It was Black Friday of 2008. The irony of the day wasn’t lost on Regina Binz as she drove to northwest Arkansas on an impromptu road trip with a close friend. A tiny tunic in tow was the accumulation of an abundance of hard work, trial and error, pain and determination, and more “no’s” than most could take. She walked up to the nurses’ station, showing what she had done. For the first time since starting this unpredictable journey, she heard a resounding “yes.” They could use this, and they could use it right away. Binz said it was a true Black Friday for someone else, but it was also the day she was liberated from her grief.
For Binz, her journey started in April 2007. At only seventeen weeks, her son, Ryan Henry, was delivered stillborn. Amidst the raw, painful emotions she and her husband, Kevin, were experiencing, she was hit with the added heartbreak that there were no clothes to fit her son. Another burden on this darkest of days.
Not long afterward, her grief guiding her, she took to her sewing machine. As she therapeutically worked the fabric, lovingly designed and carefully made, she said she wanted to change that single moment where she had to worry about clothing for her son. She couldn’t, of course—but she could change that moment for others.
With support from family and friends, she approached the medical community and was met with skepticism yet a mass of constructive criticism. She was told the fabric wasn’t soft enough. The babies are just too fragile. It wasn’t right. No, it still wasn’t. Instead of being deterred, she went back to the drawing board each time. If God had placed her on this path, Binz thought, she wasn’t about to walk away because of a roadblock or two.
And then came the day in 2008 when she got a single “yes.” A woman was in labor as they spoke. Her baby would be stillborn. That day, for Binz, a weight was lifted, and she says she hasn’t looked back since.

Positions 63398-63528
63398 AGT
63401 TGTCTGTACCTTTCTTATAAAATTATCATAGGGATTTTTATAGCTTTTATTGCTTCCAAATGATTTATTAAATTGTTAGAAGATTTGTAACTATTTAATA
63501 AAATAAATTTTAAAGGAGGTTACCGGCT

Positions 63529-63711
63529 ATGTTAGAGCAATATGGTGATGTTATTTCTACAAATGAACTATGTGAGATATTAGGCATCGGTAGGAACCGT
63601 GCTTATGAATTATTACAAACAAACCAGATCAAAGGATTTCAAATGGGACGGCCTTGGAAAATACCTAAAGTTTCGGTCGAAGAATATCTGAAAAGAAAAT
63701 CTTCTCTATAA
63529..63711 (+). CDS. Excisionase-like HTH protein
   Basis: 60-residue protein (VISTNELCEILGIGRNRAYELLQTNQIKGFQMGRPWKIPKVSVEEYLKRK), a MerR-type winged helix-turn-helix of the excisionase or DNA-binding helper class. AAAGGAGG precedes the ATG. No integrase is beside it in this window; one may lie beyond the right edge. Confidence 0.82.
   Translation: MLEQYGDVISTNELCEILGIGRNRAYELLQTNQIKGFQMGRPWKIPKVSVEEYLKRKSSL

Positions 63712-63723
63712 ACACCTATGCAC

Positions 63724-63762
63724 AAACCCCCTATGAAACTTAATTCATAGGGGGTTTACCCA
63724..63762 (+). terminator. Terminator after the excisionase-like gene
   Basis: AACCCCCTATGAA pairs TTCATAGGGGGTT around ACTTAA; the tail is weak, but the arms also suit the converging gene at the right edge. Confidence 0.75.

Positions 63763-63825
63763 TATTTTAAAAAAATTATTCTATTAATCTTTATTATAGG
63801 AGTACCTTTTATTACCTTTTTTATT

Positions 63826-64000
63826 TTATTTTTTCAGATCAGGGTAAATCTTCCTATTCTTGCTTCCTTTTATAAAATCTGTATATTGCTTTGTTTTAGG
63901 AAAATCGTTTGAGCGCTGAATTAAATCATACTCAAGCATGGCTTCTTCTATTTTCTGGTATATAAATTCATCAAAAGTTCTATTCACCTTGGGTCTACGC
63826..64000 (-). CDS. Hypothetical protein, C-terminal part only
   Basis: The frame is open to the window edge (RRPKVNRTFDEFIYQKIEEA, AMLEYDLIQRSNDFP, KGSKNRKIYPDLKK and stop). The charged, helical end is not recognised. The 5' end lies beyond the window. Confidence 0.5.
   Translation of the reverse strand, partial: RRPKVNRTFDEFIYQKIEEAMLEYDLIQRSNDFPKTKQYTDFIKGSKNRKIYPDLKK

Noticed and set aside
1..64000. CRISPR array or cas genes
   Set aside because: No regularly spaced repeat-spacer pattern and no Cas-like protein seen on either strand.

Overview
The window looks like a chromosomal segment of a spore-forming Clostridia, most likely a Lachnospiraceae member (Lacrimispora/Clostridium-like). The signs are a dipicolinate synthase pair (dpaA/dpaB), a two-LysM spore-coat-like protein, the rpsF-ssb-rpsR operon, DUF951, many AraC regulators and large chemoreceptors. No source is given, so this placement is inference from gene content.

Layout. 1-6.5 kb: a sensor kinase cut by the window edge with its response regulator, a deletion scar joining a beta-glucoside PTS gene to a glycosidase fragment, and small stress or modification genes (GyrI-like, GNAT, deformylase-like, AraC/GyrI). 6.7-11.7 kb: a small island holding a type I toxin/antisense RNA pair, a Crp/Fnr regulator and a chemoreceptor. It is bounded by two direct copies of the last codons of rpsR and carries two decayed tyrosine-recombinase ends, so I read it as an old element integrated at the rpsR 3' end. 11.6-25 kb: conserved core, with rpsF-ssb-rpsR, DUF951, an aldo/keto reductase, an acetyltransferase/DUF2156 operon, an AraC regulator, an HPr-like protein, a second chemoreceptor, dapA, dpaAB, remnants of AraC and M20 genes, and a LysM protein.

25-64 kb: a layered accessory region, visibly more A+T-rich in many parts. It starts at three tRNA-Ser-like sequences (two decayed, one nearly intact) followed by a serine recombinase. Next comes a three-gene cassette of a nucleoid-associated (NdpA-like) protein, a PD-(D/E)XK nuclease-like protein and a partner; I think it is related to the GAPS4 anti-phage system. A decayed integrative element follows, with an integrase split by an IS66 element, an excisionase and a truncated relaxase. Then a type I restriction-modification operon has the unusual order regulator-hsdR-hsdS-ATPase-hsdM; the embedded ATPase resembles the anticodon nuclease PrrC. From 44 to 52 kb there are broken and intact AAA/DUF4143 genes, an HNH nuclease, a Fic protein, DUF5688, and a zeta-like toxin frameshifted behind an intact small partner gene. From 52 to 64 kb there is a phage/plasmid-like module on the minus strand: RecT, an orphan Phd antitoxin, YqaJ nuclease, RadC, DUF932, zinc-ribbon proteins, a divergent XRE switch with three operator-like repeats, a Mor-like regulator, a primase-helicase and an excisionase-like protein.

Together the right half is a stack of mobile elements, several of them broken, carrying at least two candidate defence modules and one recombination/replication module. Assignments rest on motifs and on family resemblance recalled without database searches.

With her design perfected, Binz began Holy Sews, a ministry providing layette sets for the smallest of babies. Based at Our Lady of the Holy Souls Church in Little Rock, Arkansas, Binz and her team of volunteers have since provided more than 6,000 layettes to hospitals and funeral homes across the United States. Since 2008, two more chapters have sprung up to help chip in serving more than 150 hospitals, making sure these lovingly sewn layettes—consisting of a small fleece blanket, hooded wrap with matching tunic, a knitted cap, tiny teddy bear, and a prayer card—await grief-stricken parents, allowing them one less burden to think about.
As word spread of the work of Holy Sews, Binz began receiving offers of wedding gowns from women wanting to contribute to her work. At first, she was reluctant. Micro-premature babies have extremely delicate skin, a sequin or bead could cut them. But as she began to take a closer look and work the details into the areas that would not touch a baby, she saw it took the design over the top. Not only were these layettes functional, they were as beautiful as they could possibly be.
What started as a way to work through her own grief has grown into a ministry that provides a gesture of love when it is most desperately needed—from one mother to another, a small token that says “we’ve been there.” Many of those heartbroken mothers have later become volunteers themselves.
Binz is quick to admit she had no idea where this ministry would go or that it would ever have the reach it does today. But on that Black Friday in 2008, Binz said she was just going where she was led. One stitch at a time.
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